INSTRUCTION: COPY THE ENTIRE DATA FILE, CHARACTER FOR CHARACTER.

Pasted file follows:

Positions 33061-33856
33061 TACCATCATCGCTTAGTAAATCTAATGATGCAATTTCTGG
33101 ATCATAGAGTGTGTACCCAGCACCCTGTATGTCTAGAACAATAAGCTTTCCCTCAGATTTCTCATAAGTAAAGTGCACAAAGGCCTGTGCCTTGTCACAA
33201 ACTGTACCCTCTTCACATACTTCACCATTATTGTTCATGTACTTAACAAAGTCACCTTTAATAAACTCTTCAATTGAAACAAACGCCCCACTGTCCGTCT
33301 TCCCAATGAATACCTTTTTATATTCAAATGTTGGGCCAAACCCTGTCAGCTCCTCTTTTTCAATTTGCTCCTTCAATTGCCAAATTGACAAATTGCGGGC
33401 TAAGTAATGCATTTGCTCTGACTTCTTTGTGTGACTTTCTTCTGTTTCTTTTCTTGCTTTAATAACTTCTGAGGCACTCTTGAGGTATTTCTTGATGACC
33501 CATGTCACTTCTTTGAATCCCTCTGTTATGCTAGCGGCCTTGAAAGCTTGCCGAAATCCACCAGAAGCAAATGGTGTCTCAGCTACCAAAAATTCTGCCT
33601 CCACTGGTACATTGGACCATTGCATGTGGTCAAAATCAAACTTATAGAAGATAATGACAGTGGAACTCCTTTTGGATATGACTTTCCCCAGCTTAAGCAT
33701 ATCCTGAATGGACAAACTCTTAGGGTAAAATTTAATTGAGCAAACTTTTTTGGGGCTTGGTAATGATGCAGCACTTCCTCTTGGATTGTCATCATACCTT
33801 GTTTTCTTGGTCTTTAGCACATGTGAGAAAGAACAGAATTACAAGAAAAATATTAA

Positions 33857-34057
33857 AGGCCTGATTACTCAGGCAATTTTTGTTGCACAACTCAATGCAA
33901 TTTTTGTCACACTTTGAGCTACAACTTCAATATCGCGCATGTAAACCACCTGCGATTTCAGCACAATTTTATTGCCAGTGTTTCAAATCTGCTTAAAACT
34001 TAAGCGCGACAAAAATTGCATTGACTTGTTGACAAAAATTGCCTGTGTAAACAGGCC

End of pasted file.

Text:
Positions 33061-33856
33061 TACCATCATCGCTTAGTAAATCTAATGATGCAATTTCTGG
33101 ATCATAGAGTGTGTACCCAGCACCCTGTATGTCTAGAACAATAAGCTTTCCCTCAGATTTCTCATAAGTAAAGTGCACAAAGGCCTGTGCCTTGTCACAA
33201 ACTGTACCCTCTTCACATACTTCACCATTATTGTTCATGTACTTAACAAAGTCACCTTTAATAAACTCTTCAATTGAAACAAACGCCCCACTGTCCGTCT
33301 TCCCAATGAATACCTTTTTATATTCAAATGTTGGGCCAAACCCTGTCAGCTCCTCTTTTTCAATTTGCTCCTTCAATTGCCAAATTGACAAATTGCGGGC
33401 TAAGTAATGCATTTGCTCTGACTTCTTTGTGTGACTTTCTTCTGTTTCTTTTCTTGCTTTAATAACTTCTGAGGCACTCTTGAGGTATTTCTTGATGACC
33501 CATGTCACTTCTTTGAATCCCTCTGTTATGCTAGCGGCCTTGAAAGCTTGCCGAAATCCACCAGAAGCAAATGGTGTCTCAGCTACCAAAAATTCTGCCT
33601 CCACTGGTACATTGGACCATTGCATGTGGTCAAAATCAAACTTATAGAAGATAATGACAGTGGAACTCCTTTTGGATATGACTTTCCCCAGCTTAAGCAT
33701 ATCCTGAATGGACAAACTCTTAGGGTAAAATTTAATTGAGCAAACTTTTTTGGGGCTTGGTAATGATGCAGCACTTCCTCTTGGATTGTCATCATACCTT
33801 GTTTTCTTGGTCTTTAGCACATGTGAGAAAGAACAGAATTACAAGAAAAATATTAA

Positions 33857-34057
33857 AGGCCTGATTACTCAGGCAATTTTTGTTGCACAACTCAATGCAA
33901 TTTTTGTCACACTTTGAGCTACAACTTCAATATCGCGCATGTAAACCACCTGCGATTTCAGCACAATTTTATTGCCAGTGTTTCAAATCTGCTTAAAACT
34001 TAAGCGCGACAAAAATTGCATTGACTTGTTGACAAAAATTGCCTGTGTAAACAGGCC